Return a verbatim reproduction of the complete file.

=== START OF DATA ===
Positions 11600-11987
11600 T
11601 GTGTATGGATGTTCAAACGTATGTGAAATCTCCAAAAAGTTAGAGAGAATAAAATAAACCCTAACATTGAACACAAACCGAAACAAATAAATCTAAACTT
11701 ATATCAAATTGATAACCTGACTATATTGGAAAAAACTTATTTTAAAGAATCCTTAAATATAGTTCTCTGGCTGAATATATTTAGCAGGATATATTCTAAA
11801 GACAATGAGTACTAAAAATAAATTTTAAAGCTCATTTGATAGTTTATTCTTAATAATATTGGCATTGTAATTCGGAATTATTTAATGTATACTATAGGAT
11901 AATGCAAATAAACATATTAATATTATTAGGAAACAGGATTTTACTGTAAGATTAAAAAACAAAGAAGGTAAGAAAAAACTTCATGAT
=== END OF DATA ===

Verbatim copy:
Positions 11600-11987
11600 T
11601 GTGTATGGATGTTCAAACGTATGTGAAATCTCCAAAAAGTTAGAGAGAATAAAATAAACCCTAACATTGAACACAAACCGAAACAAATAAATCTAAACTT
11701 ATATCAAATTGATAACCTGACTATATTGGAAAAAACTTATTTTAAAGAATCCTTAAATATAGTTCTCTGGCTGAATATATTTAGCAGGATATATTCTAAA
11801 GACAATGAGTACTAAAAATAAATTTTAAAGCTCATTTGATAGTTTATTCTTAATAATATTGGCATTGTAATTCGGAATTATTTAATGTATACTATAGGAT
11901 AATGCAAATAAACATATTAATATTATTAGGAAACAGGATTTTACTGTAAGATTAAAAAACAAAGAAGGTAAGAAAAAACTTCATGAT